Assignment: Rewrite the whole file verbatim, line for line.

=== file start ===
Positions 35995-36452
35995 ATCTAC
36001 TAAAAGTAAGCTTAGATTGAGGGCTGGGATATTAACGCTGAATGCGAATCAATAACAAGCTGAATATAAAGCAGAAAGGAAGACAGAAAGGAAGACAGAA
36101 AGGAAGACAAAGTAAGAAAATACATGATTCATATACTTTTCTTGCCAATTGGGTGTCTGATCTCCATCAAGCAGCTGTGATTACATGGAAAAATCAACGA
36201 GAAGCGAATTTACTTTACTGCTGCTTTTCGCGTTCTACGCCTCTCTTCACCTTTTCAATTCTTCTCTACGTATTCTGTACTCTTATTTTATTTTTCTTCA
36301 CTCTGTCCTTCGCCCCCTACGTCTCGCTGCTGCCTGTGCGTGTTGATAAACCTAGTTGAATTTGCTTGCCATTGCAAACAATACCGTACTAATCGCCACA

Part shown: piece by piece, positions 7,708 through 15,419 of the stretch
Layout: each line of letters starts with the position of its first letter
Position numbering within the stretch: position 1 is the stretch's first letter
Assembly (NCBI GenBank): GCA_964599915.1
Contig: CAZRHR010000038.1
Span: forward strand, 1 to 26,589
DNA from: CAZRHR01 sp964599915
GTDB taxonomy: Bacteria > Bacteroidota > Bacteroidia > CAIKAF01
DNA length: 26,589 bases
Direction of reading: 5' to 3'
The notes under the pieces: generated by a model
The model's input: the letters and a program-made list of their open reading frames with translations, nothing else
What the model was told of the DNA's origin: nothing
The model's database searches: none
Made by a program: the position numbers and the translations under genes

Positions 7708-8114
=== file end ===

Positions 35995-36452
35995 ATCTAC
36001 TAAAAGTAAGCTTAGATTGAGGGCTGGGATATTAACGCTGAATGCGAATCAATAACAAGCTGAATATAAAGCAGAAAGGAAGACAGAAAGGAAGACAGAA
36101 AGGAAGACAAAGTAAGAAAATACATGATTCATATACTTTTCTTGCCAATTGGGTGTCTGATCTCCATCAAGCAGCTGTGATTACATGGAAAAATCAACGA
36201 GAAGCGAATTTACTTTACTGCTGCTTTTCGCGTTCTACGCCTCTCTTCACCTTTTCAATTCTTCTCTACGTATTCTGTACTCTTATTTTATTTTTCTTCA
36301 CTCTGTCCTTCGCCCCCTACGTCTCGCTGCTGCCTGTGCGTGTTGATAAACCTAGTTGAATTTGCTTGCCATTGCAAACAATACCGTACTAATCGCCACA

Part shown: piece by piece, positions 7,708 through 15,419 of the stretch
Layout: each line of letters starts with the position of its first letter
Position numbering within the stretch: position 1 is the stretch's first letter
Assembly (NCBI GenBank): GCA_964599915.1
Contig: CAZRHR010000038.1
Span: forward strand, 1 to 26,589
DNA from: CAZRHR01 sp964599915
GTDB taxonomy: Bacteria > Bacteroidota > Bacteroidia > CAIKAF01
DNA length: 26,589 bases
Direction of reading: 5' to 3'
The notes under the pieces: generated by a model
The model's input: the letters and a program-made list of their open reading frames with translations, nothing else
What the model was told of the DNA's origin: nothing
The model's database searches: none
Made by a program: the position numbers and the translations under genes

Positions 7708-8114